At first blush, it may seem counterintuitive that removing John Wall from the Wizards' lineup would lead to better passing from the team all-around. He is one of the NBA's best passers, if not the best. His ability to see the floor and find open guys is transcendent.

Yet over the past three games, something has been different about the Wizards' offense. They are sharing the ball like never before this season and it all seemed to click when Wall went out. There are several reasons for why this may be happening.

First, some numbers. The Wizards dished out 30 assists in Thursday night's win against the Toronto Raptors, just the seventh time in 51 games this season they have done so. In their previous game they had 27 and in the game before that they had 40, their most assists in a game since 1992.


This is the first time this season the Wizards have had 27 assists or more in three straight games. They haven't done that four times in a row since 1997 when they were the Bullets and Rod Strickland was running point.

On Thursday, no one player on the Wizards had more than six assists. Bradley Beal and Otto Porter led the team with six apiece, Tim Frazier came off the bench with five and Tomas Satoransky was right behind with four. Of the 10 players who saw the floor, eight had at least two assists.


It was a team effort and the result was 122 points and a win against Toronto, one of the best defensive teams in basketball. The Wizards shot 51.8 percent and hit 10 threes as they feasted off open looks set up by crisp passes and overall unselfish play.


“Everybody eats. That’s our motto," Beal said. "That’s fun basketball. Everybody gets to touch it, everybody gets shots. It makes life easy. It just keeps the locker room close, it keeps our camaraderie going."

Three games is a small sample size, but the Wizards have had 27 assists against the Thunder and now 30 against the Raptors, two top five defensive teams. They have averaged 32.3 assists per game in their last three, which is well above their season average of 23.7 per game. And it's considerably more than they averaged in the week before Wall went out, 22.7. Considering Wall accounts for an Eastern Conference-best 9.3 assists per game, the uptick is interesting.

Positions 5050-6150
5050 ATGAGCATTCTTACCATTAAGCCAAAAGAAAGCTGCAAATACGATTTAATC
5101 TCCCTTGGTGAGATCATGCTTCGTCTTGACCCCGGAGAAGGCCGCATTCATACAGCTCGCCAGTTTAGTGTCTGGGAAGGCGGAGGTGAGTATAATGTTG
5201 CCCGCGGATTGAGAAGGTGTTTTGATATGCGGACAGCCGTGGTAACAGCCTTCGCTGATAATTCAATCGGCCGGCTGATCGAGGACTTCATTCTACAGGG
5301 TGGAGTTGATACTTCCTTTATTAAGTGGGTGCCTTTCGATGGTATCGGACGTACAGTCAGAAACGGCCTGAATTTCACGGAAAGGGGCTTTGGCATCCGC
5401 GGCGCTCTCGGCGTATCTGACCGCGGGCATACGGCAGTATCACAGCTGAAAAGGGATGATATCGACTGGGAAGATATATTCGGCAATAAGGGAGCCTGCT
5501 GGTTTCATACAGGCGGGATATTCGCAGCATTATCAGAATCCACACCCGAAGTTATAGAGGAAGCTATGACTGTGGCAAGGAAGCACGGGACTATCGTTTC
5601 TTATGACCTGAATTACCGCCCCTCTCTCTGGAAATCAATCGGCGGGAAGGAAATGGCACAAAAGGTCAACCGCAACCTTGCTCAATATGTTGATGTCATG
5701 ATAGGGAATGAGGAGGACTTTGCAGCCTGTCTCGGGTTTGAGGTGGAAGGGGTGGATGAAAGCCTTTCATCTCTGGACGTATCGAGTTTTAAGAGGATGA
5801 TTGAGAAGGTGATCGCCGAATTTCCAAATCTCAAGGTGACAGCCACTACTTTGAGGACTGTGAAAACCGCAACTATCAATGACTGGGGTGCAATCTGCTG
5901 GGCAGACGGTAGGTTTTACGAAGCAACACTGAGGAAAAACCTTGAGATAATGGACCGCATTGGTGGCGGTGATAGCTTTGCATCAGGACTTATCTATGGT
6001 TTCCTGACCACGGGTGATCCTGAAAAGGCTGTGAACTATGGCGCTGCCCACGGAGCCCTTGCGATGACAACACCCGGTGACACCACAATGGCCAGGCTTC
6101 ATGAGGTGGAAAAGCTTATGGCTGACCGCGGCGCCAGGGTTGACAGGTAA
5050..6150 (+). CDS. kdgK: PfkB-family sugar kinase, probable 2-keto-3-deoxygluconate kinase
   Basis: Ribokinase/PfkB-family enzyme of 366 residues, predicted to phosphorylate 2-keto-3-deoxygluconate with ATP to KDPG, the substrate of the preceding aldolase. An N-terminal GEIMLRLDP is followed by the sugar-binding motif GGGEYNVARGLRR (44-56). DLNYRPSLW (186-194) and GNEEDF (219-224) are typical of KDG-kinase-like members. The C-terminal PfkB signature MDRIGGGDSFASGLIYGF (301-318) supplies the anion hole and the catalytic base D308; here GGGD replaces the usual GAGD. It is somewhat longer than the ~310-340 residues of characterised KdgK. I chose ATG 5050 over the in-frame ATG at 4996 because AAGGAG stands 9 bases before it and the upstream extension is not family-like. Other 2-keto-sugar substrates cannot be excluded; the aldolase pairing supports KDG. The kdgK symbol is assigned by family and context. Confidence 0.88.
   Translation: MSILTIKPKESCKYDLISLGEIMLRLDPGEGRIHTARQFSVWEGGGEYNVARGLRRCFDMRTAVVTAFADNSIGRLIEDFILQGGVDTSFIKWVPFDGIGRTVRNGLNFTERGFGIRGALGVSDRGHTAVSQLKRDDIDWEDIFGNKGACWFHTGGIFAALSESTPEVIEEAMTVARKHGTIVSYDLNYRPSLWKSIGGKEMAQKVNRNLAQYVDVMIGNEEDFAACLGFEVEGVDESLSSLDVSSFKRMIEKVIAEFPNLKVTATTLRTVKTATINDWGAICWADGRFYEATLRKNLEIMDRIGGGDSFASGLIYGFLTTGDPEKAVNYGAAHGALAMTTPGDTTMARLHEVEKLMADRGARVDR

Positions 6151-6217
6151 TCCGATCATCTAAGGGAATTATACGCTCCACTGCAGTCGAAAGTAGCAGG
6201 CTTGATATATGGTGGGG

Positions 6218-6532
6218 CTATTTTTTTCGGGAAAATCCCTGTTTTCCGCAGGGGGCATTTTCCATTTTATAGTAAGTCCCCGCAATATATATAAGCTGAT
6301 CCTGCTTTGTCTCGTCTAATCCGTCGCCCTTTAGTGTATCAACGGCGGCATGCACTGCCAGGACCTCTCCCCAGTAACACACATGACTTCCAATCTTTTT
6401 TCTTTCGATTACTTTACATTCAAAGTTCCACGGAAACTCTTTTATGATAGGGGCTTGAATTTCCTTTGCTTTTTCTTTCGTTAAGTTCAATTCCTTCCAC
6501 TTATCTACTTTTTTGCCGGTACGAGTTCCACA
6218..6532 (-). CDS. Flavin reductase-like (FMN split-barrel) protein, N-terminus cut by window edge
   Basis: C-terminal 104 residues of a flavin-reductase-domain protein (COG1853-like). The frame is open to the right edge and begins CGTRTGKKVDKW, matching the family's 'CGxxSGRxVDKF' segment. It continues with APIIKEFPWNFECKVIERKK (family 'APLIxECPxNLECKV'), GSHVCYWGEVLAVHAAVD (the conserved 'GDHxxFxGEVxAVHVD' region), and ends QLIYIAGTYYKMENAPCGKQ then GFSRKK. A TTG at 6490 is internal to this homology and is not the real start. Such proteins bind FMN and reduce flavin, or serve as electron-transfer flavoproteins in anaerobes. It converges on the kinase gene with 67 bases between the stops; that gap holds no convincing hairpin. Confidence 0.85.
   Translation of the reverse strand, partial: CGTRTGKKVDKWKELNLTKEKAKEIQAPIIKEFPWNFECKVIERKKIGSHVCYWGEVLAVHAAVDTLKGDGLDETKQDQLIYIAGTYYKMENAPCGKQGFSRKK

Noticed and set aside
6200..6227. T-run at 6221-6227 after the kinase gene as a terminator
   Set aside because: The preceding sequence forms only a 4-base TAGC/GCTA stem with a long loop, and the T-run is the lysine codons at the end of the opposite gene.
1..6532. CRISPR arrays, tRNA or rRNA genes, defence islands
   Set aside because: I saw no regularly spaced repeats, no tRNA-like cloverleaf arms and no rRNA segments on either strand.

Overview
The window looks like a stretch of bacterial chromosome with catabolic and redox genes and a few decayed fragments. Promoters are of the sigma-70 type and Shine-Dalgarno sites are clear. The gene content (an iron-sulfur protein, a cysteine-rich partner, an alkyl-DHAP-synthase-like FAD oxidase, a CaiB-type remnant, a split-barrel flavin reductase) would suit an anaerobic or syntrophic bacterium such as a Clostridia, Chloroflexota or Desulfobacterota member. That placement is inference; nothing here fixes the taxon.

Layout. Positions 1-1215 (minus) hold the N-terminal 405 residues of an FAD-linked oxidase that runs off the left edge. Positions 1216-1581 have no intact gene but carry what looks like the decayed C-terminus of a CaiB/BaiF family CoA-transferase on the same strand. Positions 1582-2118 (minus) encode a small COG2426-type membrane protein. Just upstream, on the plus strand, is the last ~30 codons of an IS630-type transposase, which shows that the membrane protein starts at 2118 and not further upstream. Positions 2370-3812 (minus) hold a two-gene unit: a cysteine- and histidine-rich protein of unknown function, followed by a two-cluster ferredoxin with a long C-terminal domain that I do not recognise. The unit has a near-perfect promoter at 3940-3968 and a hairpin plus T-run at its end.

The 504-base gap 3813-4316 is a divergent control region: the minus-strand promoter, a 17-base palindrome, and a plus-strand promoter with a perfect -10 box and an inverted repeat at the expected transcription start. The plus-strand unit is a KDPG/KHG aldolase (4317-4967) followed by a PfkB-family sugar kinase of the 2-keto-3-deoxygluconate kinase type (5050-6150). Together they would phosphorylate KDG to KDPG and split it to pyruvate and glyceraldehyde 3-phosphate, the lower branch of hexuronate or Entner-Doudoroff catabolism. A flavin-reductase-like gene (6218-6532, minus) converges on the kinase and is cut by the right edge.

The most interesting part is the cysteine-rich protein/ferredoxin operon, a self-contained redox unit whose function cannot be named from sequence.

Now, for some theories as to why they are doing this all of a sudden. For one, they have healthy point guards running the show. Wall was hobbled with a bum left knee for several games before they decided to shut him down. He wasn't himself and it was affecting the offense as a whole.


Secondly, Wall's absence has forced the rest of the Wizards players to change their mindset. They have no choice but to move the ball, otherwise their offense will falter.

"With John [Wall] out of the game, we have to find other ways to score," head coach Scott Brooks said. "John gets so many easy shots for our guys and we do not have that. We do not have his speed in transition, we do not have his breakability, playmaking on pick-and-roll plays and we have to make adjustments."

The Wizards will need to continue moving the ball like this to compensate for Wall's absence. So far, so good.